It was Reid who dreamed up the idea of nominating Republican Sen. Judd Gregg to be commerce secretary. The Senate leader sensed that the conservative Gregg was enamored of Obama. He thought Gregg's background in budget matters could prove useful, and Gregg's home state of New Hampshire has a Democratic governor. Assuming the contested Senate race in Minnesota was resolved in Al Franken's favor, Reid reasoned, Gregg's replacement could become the 60th Democratic vote.

The plan fizzled. Gov. John Lynch appointed a Republican, and Gregg withdrew his nomination because of ideological differences and returned to become a leading Senate critic of Obama's budget blueprint. "I think it was a good idea. I'm sorry it didn't work out," Reid said.

Colleagues describe Reid and Obama as a political odd couple, different in background and style. A Mormon convert, Reid grew up poor in a gritty mining town and scraped his way to the top. He was an amateur boxer and moonlighted during law school as a U.S. Capitol police officer. His political skills were forged in rough-and-tumble Las Vegas.

Soaring speeches are not in the Reid repertoire. With his tendency to mutter, he would surely mangle a slogan such as "Yes We Can." He sometimes stakes a position before thinking through the consequences, including when he unsuccessfully sought to block the appointment of Roland W. Burris as Obama's Senate replacement.

But Reid and Obama are conciliators who resist partisan confrontation and who have put considerable effort into assuaging Republicans. They also share a stubborn streak.

In one of their few heated confrontations, Reid summoned Obama back from the campaign trail for a vote last summer, forcing the candidate to reschedule an appearance at a South Florida synagogue. Reid said that Obama was angry about the inconvenience but that he made the vote.

"Harry is a person, when you cross him, he remembers," said Sen. Charles E. Schumer (D-N.Y.). "But he always has a fundamental inclination to be fair. He has a great instinctive understanding of human nature. And he's patient."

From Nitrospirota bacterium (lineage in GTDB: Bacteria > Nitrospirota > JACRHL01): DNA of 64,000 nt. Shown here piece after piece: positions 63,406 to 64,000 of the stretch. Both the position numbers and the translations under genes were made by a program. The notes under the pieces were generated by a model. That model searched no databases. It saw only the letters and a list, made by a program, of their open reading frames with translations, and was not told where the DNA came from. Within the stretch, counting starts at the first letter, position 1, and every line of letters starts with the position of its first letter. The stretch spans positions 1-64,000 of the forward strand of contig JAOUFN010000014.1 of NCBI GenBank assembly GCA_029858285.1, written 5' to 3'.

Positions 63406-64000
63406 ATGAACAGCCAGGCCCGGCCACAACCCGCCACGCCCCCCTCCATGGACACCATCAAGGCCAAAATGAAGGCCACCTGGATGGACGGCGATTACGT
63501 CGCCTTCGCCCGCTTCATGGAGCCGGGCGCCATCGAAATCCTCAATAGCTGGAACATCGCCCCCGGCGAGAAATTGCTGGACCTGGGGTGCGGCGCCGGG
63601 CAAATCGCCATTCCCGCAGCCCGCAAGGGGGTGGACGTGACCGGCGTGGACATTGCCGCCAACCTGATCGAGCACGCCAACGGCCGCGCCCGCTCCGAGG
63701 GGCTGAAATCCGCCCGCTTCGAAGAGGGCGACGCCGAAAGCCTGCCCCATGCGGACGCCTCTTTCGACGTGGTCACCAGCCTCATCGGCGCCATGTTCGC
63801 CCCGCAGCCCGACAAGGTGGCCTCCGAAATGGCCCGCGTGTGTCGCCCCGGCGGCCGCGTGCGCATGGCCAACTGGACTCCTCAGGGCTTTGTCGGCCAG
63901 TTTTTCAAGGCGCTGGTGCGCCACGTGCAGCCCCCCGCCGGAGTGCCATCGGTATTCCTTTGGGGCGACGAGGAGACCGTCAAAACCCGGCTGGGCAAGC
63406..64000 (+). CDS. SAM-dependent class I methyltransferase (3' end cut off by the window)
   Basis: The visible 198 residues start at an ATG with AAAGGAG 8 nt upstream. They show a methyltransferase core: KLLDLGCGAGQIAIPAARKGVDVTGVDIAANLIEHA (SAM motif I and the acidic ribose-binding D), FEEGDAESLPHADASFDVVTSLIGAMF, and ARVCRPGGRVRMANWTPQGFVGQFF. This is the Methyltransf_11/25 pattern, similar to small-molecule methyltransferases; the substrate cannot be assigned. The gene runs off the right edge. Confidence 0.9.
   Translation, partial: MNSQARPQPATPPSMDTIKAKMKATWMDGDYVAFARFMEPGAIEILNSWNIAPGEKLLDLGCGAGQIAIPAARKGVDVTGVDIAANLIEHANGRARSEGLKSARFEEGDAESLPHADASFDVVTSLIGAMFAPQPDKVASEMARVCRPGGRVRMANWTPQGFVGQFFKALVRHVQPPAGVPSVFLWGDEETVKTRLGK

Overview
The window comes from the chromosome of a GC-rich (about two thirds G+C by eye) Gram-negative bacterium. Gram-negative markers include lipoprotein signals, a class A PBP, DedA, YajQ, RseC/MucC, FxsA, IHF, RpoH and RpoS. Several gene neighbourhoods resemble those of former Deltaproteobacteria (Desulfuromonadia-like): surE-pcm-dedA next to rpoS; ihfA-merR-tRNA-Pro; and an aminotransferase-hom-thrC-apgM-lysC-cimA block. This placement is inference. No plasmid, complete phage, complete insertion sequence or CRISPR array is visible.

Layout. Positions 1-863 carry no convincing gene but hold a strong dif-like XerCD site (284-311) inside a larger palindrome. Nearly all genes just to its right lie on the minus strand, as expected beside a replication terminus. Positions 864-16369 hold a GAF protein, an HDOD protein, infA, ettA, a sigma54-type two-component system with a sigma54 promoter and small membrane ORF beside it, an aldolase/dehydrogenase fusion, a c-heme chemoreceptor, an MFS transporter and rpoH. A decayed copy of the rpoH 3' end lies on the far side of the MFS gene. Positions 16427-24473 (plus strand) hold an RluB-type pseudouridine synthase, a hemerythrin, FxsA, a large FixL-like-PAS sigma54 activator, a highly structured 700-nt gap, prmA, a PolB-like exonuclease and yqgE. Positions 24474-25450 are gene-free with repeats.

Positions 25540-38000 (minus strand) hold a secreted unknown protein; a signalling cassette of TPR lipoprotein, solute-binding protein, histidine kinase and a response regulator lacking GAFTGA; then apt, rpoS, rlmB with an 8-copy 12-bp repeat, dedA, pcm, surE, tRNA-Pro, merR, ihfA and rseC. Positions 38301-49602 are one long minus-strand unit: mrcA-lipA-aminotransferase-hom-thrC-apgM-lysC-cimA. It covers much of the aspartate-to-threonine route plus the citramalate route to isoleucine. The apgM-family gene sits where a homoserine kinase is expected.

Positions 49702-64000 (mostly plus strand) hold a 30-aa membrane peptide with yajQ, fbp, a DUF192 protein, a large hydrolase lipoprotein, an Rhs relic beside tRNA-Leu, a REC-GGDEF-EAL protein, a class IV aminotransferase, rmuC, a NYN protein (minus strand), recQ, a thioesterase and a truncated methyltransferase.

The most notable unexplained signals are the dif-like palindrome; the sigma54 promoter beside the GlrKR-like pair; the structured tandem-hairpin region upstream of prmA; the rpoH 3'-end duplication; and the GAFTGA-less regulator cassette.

GOP senators said they like doing business with the new Reid. "He's very pragmatic. He's a vote counter, not a policy wonk," said Sen. Susan Collins (Maine), one of three Republicans who supported the stimulus bill.

Reid took Obama's measure when the Illinois Democrat arrived in the Senate four years ago and met with Reid to discuss committee assignments. Obama wanted a seat on the prestigious Foreign Relations Committee, which was already full. He was pushy but respectful. "I was impressed by this new senator, how determined he was to get what he wanted," Reid said. "He did it in a nice way, but he was very, very firm."

Later in 2005, amid a GOP lobbying scandal, Reid tapped Obama to lead Senate ethics reform and was so struck by the junior senator's radar for voter disgust that he encouraged him to think of one day running for president. Reid will not confirm that the two discussed the 2008 race, and he never endorsed a primary candidate. But several people close to Reid said he was one of the first senators to urge Obama to enter the contest.

Obama's determination resurfaced during the stimulus debate, when he insisted that a large portion of the package be designated to tax cuts. The White House even fought to include a $70 billion fix to the alternative minimum tax, Reid said, because it could be packaged as middle-class tax relief -- even though the adjustment merely extended existing law, and Congress was prepared to approve it in a separate bill. That would have freed up more money for additional spending measures that Reid and most Democrats preferred.

"He felt he had made a commitment to give tax relief to 90 percent of the American people. If we'd have taken it out, he wouldn't be able to say that," Reid said.

But when Reid called Obama three weeks into negotiations to report that he did not have the votes to pass the bill, the president responded by granting Reid broad authority to cut and paste. "We'll do what it takes," he told the Senate leader. "If we have to knock some money off this thing, we'll do it. It's important we get it done. You do it."